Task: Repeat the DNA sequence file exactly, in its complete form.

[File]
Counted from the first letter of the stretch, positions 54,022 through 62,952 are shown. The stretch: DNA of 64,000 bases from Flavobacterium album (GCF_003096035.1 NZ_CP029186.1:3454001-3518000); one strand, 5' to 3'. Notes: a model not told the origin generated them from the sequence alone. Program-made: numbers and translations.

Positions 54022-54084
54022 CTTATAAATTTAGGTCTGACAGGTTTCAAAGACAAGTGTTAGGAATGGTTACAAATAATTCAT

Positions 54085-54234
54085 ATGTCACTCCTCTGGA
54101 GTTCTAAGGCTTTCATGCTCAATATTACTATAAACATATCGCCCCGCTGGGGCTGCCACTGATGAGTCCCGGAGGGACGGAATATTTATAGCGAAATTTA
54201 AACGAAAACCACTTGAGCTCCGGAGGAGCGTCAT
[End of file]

Counted from the first letter of the stretch, positions 54,022 through 62,952 are shown. The stretch: DNA of 64,000 bases from Flavobacterium album (GCF_003096035.1 NZ_CP029186.1:3454001-3518000); one strand, 5' to 3'. Notes: a model not told the origin generated them from the sequence alone. Program-made: numbers and translations.

Positions 54022-54084
54022 CTTATAAATTTAGGTCTGACAGGTTTCAAAGACAAGTGTTAGGAATGGTTACAAATAATTCAT

Positions 54085-54234
54085 ATGTCACTCCTCTGGA
54101 GTTCTAAGGCTTTCATGCTCAATATTACTATAAACATATCGCCCCGCTGGGGCTGCCACTGATGAGTCCCGGAGGGACGGAATATTTATAGCGAAATTTA
54201 AACGAAAACCACTTGAGCTCCGGAGGAGCGTCAT